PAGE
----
Here ends another day, during which I have had eyes, ears, hands and the great world around me. Tomorrow begins another day. Why am I allowed two?  ~ G.K. Chesterton

I’m content to live without an overarching WHY. It isn’t a virtue or a fault. I may simply be missing the why gene. I’ve had an interesting life so far. It hasn’t been tragic, but it hasn’t been all tea and toast, either.

Many that I know and love dwell in the realm of WHY. It’s a very difficult place to live. Why this, why now, why me?

Why? For some reason this question always makes me think of Newton’s Third Law of Motion, which is pretty funny, since there’s rarely anything that makes me think of physics.

For every action, there is an equal and opposite reaction.            ~ Sir Issac Newton

For every negative why: why pain, loss, grief, suffering… isn’t there, then, an equal but opposite positive why: why health, blessing, comfort, joy?

There’s a saying in some circles: Don’t ask God why me? Ask why not me? This is more clever than comforting to me. It paints a picture of a small god that’s too narrowly defined by my questions and punitive by implication.

I vote for Chesterton’s why, which is really an expression of gratitude, the complete opposite of asking God to give an account.

Tomorrow begins another day. Why am I allowed two?

That’s the why of wonderment and grace. It’s a very good place to dwell.

Keep Your Eye On The Alpha

“I always like a dog so long as he isn’t spelled backward.”                        ~ G.K. Chesterton

I’m not sure if Chesterton originated the idea that dog spelled backwards equals god? It’s certainly become a popular metaphor. I recently read a piece interpreting this coincidence as a kind of encrypted code for the unconditional way God loves us.

I have a Schoodle named Henry VIII. He gained his unfortunate moniker by virtue of being my 8th dog. Unlike his famous namesake, he’s sweet and guileless.

Watching him chewing on his paw, I knew something was wrong. The embedded sticker was needle thin, nearly piercing all the way through. His eyes never left mine as I rolled him on his back, holding him in my arms. Taking it out was a slow, painful process. He held perfectly still. His trust never wavered.

Although there’s very little Alpha in my nature, Henry willingly yields that role to me. I’m his Alpha. On occasion, something unhappy happens to him, either as a course of nature or at my hand. He’s a dog. He doesn’t understand why I’m prying the thorn out of his paw or giving his muddy self a shower, but he never pulls away.

Unlike Henry, I’m a wary creature. I’ve trusted and had that trust betrayed. And, if I’m truly candid, I haven’t been 100% trustworthy, either. Knowing my nature and weighing my experiences, I can unwittingly slip a degree of caution into my relationship with God, becoming my own Alpha.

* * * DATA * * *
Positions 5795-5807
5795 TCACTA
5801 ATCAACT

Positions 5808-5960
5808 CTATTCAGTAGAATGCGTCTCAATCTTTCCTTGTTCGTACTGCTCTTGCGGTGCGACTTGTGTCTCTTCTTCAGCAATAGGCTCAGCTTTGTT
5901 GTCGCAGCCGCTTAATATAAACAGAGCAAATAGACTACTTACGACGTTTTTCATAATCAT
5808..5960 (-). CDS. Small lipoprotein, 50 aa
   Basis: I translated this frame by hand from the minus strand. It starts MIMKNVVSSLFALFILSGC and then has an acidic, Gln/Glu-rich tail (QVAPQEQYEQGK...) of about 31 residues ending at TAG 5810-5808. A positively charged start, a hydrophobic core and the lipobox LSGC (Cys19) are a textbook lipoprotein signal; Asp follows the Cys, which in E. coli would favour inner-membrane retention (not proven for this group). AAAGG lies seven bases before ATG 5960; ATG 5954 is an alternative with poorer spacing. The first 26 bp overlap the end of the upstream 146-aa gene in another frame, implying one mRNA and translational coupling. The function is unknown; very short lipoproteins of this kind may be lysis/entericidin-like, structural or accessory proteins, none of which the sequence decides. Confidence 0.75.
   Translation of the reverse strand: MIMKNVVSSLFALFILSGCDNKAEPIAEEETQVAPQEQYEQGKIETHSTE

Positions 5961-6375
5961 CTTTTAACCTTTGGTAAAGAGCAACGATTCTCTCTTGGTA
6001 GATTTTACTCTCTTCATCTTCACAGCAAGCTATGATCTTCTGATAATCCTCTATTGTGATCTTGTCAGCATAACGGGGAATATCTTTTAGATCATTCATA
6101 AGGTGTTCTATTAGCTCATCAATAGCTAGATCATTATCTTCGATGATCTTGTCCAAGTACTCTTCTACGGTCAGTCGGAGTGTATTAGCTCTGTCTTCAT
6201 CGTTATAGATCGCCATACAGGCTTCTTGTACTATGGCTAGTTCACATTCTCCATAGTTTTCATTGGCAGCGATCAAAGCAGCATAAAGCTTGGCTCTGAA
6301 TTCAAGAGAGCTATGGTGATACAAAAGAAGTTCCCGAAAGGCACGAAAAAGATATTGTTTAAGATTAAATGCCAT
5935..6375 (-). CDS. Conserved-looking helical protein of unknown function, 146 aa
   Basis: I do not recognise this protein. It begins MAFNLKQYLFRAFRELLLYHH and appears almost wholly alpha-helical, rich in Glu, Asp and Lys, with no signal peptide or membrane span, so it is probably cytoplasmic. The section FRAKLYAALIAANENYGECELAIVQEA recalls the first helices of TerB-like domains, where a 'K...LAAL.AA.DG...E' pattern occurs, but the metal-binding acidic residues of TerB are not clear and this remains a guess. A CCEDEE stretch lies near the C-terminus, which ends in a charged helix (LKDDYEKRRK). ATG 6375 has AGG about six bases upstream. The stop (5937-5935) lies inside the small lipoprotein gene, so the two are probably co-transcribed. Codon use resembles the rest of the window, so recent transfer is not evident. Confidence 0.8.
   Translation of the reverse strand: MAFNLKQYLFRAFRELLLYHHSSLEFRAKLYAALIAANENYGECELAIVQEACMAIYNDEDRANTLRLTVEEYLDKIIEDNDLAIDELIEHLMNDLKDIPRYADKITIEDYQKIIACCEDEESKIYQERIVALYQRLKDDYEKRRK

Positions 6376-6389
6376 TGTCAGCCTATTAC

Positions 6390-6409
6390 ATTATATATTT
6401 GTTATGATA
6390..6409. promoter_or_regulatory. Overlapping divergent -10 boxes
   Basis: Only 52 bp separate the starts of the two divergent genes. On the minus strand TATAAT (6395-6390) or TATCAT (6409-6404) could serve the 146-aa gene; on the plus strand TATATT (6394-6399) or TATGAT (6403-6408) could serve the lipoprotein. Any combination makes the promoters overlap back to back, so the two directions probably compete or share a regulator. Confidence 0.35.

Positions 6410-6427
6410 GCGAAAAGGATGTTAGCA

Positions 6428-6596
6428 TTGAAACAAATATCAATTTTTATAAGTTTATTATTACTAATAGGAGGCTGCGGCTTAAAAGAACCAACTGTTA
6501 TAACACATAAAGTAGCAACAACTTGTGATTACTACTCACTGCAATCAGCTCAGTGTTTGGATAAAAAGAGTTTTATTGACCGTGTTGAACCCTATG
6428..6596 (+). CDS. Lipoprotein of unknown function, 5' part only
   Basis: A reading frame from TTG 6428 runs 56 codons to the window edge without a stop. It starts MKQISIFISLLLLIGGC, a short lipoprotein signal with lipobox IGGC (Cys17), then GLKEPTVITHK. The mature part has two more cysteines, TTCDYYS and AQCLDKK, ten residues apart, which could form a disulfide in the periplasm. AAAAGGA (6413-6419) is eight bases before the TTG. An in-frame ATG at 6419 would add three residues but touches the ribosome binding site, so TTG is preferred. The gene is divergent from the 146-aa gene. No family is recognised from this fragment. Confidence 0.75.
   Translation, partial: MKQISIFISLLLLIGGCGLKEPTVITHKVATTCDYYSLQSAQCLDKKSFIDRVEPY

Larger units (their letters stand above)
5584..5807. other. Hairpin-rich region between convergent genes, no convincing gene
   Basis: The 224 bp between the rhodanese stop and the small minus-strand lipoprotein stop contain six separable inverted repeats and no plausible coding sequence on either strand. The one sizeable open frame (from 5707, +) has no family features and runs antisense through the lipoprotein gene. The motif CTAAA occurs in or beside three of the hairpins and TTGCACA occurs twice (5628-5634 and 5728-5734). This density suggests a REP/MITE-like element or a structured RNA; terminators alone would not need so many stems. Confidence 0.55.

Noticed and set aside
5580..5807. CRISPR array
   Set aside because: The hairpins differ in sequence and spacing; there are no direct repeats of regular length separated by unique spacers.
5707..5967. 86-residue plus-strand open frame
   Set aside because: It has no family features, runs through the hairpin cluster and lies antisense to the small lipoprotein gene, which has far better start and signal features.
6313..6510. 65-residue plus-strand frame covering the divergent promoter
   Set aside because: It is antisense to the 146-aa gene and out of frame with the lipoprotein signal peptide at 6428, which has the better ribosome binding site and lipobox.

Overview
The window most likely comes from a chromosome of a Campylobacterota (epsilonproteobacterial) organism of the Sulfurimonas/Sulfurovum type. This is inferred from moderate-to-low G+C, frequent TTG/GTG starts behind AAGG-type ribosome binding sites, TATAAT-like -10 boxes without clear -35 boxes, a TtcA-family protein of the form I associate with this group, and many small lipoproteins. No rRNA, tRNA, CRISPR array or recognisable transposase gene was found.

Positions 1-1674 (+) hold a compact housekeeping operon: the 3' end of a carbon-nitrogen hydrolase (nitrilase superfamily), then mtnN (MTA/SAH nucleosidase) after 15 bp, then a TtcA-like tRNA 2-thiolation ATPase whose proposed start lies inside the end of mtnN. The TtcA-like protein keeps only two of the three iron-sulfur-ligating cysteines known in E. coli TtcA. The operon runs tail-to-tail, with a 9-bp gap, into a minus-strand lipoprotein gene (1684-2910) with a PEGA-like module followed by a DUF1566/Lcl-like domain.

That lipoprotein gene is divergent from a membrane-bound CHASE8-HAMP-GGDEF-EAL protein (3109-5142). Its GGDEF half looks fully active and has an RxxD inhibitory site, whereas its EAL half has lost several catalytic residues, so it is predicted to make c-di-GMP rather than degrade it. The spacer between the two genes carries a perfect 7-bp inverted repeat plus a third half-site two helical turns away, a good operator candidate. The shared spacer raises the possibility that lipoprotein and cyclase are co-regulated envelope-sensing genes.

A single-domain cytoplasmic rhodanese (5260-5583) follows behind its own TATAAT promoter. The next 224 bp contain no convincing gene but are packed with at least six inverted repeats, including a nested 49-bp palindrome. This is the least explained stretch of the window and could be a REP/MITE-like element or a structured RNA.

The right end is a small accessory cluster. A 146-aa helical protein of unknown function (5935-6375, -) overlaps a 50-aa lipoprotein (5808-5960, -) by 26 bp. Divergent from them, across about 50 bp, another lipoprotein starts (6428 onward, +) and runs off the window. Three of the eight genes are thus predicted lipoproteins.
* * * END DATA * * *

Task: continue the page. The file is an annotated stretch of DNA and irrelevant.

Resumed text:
The lesson of dog and god isn’t that God loves me like Henry loves me.  The lesson is for me is to learn to love God like Henry loves me.

Mercy calls me to lean into His arms and keep my eyes on the One who calls Himself the Alpha and the Omega. Grace whispers that I don’t have to understand everything to trust that He always seeks my good, and that in the pain, there’s a place I can rest.

It just requires keeping my eye on the Alpha.

Do It Again!

Because children have abounding vitality, because they are in spirit fierce and free, therefore they want things repeated and unchanged. They always say, “Do it again”; and the grown-up person does it again until he is nearly dead. For grown-up people are not strong enough to exult in monotony.

But perhaps God is strong enough to exult in monotony. It is possible that God says every morning, “Do it again” to the sun; and every evening, “Do it again” to the moon. It may not be automatic necessity that makes all daisies alike; it may be that God makes every daisy separately, but has never got tired of making them. It may be that He has the eternal appetite of infancy; for we have sinned and grown old, and our Father is younger than we.    ~ G.K. Chesterton


I love this quote because it makes me laugh and I love it because it reminds me that growing up isn’t a race toward the next event, the next holiday, the next achievement. It’s not a test of sophistication or talent or endurance or excellence. Growing up is slowing down to taking in every grace filled moment.

Tonight I’m missing the moon. I fell in love with the moon in the great green room many years ago. Night after night after night, my Mom would read Good Night Moon and night after night I’d say: Do it again! Do it again!

I still love the moon. I’m enchanted by its predictable cycle of waxing and waning. Just days ago it was stunningly huge and orange as it overwhelmed the eastern sky. Tonight it’s waned entirely, deferring to the stars. In a day or two, the moon will begin its shy return. My heart smiles as I say to God: Do it again! Do it again!